My wife and I went down South to visit my brother and Sister and to also visit the Mary Rose museum. I'd seen the artefacts and handled the bows but not seen the ship.
There was a bit of a queue to get in, but we got chatting to a local woman in the queue, she told us how there had been filming going on round there for a film about Dunkirk and how she'd seen a Spitfire and Messershmidt having a dogfight over the Solent!
The museum was excellent, but the lighting was a bit dim for photography. The over-riding impression of the bows was how slim they were at the tips, mind it was hard to judge the actual size because there was no measure along side them, and those that were vertically displayed didn't have the lower end at floor level. The ship itself was a little bigger than I expected and it gave a good feel for it's size. Most impressive was the leather and woodwork which was still in very good condition and the small personally items that had survived.
Top pic illustrates nicely how a medieval master bowyer deals with a bulge on the back of a bow.
That evening we'd planned to meet some old school chums of mine but unfortunately they'd been delayed in France visiting their family and grand children. I couldn't resist going to the pub where we had planned to meet as it was...
The Hampshire Bowman !
It was a good country pub with a few bows up in the beams, I took one down to look and it was just a simple board bow mass produced in about the 50s as a "bow and arrow set" to go with the croquet set to "play" on the lawn. I was about to dismiss the other bows when I noticed one which looked odd.
I took it down (yes, I was getting some odd looks from the patrons!), what I'd taken to be a huge set, turned out to be reflex... then I wiped the dust off it to reveal an orange/red finish, paint? plastic? tape? lacquer? The ridges across the back felt like maybe it was bamboo. Then the penny started to drop, I balanced the bow on my finger and sure enough, the grip was way off centre. It had to be some sort of Japanese Yumi bow, but it was only about as tall as me (5'10"). Maybe a ladies or child's bow?
I held the tips and flexed it against my belly pulling out most of the reflex, It felt fairly stiff as if it would have a decent draw weight if strung.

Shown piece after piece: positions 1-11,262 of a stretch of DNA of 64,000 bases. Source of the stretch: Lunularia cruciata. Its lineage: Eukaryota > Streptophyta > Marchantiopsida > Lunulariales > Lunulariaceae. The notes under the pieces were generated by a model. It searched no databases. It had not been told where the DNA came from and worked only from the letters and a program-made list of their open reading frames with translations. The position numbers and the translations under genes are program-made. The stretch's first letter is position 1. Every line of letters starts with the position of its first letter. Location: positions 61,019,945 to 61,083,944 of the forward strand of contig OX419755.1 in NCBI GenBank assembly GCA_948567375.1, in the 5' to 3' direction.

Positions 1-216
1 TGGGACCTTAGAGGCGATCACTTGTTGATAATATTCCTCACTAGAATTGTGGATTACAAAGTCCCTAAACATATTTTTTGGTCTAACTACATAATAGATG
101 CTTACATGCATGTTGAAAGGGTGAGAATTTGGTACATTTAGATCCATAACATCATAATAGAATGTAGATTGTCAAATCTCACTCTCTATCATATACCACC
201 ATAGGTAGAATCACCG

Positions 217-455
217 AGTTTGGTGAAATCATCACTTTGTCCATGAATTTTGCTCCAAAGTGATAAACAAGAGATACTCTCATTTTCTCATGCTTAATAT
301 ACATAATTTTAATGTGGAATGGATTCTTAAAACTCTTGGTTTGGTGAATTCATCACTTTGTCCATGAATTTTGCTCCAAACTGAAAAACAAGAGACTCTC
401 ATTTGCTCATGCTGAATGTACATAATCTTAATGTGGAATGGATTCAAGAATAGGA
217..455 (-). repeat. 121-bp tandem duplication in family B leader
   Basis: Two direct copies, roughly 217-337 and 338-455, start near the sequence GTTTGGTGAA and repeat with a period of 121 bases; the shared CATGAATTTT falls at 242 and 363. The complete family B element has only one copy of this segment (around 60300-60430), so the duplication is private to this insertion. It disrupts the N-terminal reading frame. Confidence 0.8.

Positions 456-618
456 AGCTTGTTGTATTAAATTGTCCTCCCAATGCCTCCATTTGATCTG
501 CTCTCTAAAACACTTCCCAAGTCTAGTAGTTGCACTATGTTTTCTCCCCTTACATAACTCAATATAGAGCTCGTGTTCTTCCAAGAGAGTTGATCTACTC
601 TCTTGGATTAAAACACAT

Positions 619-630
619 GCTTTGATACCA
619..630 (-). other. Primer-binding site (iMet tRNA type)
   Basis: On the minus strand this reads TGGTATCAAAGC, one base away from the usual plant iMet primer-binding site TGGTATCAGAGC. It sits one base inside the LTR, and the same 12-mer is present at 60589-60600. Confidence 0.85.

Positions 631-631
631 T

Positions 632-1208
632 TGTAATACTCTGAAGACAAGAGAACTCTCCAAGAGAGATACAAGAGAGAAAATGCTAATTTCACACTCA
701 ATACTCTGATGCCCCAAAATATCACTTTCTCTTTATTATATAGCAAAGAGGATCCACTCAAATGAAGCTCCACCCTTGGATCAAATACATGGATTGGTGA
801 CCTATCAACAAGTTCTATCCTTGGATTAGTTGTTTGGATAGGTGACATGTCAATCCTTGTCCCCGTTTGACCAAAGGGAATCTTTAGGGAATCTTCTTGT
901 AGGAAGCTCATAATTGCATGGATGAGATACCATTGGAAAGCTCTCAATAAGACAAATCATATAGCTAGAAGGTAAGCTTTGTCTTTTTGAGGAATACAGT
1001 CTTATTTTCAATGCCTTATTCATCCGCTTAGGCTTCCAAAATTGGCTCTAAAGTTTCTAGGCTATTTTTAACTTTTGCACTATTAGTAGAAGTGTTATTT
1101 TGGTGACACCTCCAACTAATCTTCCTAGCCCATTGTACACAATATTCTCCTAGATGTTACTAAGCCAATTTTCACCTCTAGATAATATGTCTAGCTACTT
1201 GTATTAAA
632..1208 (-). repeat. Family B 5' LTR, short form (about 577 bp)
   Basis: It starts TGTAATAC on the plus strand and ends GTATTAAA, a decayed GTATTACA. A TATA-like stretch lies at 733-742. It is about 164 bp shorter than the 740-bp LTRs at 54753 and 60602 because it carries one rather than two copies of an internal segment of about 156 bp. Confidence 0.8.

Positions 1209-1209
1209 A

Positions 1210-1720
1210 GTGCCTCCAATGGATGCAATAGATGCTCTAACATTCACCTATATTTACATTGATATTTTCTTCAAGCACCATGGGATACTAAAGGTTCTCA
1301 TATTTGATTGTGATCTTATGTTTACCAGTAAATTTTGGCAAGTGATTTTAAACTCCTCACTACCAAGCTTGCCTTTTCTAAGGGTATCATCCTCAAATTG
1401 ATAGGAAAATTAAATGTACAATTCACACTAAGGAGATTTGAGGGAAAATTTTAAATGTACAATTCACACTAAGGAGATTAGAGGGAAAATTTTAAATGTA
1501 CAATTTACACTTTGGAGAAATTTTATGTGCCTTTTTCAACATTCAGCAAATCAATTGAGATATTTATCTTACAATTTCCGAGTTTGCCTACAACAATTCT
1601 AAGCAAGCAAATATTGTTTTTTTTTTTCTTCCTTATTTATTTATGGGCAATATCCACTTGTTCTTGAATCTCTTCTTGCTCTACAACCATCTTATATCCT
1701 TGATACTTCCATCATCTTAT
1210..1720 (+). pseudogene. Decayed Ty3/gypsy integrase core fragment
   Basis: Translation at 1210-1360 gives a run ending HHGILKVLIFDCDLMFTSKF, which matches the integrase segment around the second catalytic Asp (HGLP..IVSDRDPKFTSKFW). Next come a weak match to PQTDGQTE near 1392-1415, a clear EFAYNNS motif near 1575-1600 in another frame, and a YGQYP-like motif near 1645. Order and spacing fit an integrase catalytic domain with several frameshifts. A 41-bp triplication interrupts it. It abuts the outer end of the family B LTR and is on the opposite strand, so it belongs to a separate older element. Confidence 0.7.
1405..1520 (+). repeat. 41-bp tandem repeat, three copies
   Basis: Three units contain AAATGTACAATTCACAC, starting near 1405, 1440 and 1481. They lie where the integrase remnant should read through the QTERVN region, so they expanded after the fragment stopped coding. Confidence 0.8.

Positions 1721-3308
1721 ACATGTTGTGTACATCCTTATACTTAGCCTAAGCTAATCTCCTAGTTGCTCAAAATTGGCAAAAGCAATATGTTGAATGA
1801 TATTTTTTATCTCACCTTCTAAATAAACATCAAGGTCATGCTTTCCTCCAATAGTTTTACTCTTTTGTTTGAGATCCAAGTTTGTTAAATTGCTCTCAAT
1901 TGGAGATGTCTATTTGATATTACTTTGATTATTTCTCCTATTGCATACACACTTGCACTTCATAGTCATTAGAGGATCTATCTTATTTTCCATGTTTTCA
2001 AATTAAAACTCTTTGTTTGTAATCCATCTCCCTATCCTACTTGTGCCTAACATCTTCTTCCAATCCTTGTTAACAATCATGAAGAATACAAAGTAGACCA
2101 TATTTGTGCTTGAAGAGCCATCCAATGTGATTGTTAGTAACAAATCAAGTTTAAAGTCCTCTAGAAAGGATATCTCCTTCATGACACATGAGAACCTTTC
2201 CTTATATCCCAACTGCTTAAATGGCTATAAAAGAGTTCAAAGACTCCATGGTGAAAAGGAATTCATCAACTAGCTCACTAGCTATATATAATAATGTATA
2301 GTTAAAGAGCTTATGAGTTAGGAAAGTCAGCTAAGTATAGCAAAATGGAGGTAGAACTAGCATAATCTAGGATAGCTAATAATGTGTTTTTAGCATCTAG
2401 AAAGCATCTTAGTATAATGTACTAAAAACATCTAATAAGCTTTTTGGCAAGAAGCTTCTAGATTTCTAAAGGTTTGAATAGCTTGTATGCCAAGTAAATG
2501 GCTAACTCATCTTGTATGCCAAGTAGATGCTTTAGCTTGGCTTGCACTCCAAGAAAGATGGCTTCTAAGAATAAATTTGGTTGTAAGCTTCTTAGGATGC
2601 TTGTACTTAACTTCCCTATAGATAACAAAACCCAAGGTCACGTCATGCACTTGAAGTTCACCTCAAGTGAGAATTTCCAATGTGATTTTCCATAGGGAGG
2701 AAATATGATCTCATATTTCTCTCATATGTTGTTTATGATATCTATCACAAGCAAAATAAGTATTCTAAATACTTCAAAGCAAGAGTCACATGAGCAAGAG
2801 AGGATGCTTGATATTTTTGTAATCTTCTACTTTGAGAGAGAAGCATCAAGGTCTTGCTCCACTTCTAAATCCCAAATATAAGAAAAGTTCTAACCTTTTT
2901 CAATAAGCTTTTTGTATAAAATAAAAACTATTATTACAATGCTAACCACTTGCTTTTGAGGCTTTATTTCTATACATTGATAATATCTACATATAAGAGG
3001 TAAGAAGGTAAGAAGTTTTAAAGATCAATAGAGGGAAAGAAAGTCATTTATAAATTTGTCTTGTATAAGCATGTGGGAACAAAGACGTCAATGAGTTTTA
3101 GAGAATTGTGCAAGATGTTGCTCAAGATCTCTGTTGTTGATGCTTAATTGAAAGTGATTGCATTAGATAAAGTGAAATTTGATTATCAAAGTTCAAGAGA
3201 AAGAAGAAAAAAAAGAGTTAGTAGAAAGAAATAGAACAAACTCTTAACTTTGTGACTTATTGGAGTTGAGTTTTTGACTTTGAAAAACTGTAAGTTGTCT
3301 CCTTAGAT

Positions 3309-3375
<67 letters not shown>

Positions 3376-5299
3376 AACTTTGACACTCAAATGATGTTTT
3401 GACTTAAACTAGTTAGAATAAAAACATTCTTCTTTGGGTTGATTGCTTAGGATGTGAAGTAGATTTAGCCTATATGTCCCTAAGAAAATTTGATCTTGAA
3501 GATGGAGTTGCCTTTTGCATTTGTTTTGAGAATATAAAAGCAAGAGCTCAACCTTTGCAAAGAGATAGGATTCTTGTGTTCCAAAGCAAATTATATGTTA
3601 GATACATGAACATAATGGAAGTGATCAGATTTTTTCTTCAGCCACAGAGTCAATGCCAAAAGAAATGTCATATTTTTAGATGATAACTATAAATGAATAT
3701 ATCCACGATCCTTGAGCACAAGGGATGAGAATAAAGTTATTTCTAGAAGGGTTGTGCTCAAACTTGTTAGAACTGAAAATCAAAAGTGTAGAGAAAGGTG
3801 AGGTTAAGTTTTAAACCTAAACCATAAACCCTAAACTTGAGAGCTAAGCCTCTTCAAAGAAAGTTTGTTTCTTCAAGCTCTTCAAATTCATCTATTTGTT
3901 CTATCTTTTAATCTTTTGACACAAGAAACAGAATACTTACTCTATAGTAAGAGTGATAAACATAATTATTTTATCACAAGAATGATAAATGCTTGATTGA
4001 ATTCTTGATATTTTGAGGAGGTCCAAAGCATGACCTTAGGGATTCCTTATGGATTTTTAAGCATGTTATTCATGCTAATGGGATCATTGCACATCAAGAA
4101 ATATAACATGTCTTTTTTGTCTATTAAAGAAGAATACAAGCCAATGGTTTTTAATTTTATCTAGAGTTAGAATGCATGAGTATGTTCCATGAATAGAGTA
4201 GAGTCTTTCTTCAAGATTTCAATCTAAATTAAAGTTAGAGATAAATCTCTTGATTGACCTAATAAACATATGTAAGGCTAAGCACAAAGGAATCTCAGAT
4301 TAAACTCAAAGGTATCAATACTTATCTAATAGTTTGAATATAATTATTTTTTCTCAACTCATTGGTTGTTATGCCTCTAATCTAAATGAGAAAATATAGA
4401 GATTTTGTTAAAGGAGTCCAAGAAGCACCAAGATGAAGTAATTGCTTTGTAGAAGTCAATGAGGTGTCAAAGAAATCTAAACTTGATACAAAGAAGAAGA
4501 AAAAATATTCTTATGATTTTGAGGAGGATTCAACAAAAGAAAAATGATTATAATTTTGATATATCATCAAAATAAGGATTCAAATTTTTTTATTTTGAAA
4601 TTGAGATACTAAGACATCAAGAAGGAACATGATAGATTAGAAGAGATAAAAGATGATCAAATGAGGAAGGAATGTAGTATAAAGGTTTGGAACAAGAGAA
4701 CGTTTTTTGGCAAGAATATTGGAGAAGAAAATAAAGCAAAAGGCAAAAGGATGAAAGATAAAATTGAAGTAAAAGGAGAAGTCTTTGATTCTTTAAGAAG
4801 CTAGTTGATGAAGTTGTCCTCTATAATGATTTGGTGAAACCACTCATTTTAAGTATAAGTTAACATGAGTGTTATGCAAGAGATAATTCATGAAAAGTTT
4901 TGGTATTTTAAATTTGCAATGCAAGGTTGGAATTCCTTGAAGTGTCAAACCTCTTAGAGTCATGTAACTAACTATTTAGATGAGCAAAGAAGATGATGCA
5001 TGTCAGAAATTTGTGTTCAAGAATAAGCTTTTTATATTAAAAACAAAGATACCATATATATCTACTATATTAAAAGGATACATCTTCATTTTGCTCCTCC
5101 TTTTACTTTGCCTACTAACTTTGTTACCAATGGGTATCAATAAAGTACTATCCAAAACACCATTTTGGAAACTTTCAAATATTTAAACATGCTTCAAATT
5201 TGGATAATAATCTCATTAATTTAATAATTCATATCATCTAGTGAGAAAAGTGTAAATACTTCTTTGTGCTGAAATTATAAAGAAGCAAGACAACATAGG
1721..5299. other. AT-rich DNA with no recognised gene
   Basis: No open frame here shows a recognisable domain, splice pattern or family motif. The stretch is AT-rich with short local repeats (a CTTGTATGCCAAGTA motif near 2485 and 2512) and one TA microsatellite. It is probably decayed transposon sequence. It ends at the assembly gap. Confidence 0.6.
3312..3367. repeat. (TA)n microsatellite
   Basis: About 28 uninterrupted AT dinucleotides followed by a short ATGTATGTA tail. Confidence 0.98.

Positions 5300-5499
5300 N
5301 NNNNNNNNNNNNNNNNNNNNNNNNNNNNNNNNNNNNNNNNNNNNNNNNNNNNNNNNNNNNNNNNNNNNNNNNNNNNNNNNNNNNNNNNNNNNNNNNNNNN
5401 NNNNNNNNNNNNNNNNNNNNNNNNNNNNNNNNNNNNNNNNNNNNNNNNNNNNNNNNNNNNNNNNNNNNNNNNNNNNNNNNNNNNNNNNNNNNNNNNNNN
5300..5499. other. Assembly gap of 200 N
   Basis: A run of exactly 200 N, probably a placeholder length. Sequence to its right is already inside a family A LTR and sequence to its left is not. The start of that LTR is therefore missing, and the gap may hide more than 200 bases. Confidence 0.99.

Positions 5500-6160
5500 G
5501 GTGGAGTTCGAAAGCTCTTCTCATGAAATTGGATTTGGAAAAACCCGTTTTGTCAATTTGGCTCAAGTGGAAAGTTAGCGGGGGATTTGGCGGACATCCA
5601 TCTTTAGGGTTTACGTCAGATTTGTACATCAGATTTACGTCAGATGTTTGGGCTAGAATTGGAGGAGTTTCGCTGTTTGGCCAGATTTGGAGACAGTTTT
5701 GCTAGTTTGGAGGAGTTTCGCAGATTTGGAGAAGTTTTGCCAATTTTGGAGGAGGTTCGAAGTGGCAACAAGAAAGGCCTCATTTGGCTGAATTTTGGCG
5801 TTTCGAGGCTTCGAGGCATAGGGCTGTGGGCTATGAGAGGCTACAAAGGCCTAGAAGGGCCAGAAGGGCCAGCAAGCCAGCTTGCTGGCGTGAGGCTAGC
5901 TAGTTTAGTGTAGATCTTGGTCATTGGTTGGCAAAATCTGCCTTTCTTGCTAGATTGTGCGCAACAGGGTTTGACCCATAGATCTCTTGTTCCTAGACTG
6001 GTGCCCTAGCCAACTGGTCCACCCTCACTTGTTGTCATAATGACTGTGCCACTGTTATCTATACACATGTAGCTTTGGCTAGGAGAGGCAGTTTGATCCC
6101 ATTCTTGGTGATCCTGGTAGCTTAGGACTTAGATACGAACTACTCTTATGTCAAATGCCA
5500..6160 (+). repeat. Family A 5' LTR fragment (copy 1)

Very interesting indeed. How did it get there? The barmaid knew nothing about it and no one else offered any opinion. It dawned on me that it could have easily been brought back by a naval officer who'd been out to the far East.
It was too dim up in the roof beams to get a decent picture and I didn't want to take the bow down again. A couple of people in the pub chatted to me a bit about bows, and I felt I'd already embarrassed my wife sufficiently!
If I visit again I'll take one of my old patched Yew longbows and see if they fancy a swap. I'd like to see if that little Yumi is shootable, or at least get some decent pics of it.
Our southerly sojourn was rounded off by picking up a length of yew from a friend who I'd give a bow some years back, it's a bit scruffy but may have a small primitive in it.
The trip was tinged with some sadness as the old family home had finally been sold, we stopped off there to leave a card wishing the new owners happiness in their new home and enclosing my old key.
There were workmen there already refurbishing the place which I found very cheering as it seemed the house was getting some rather overdue attention ready to look after a new family. maybe a bit sentimental, but better than than feeling sad and down about it.
BTW. The last pic is for you to play "Guess the name of the ship" ;-)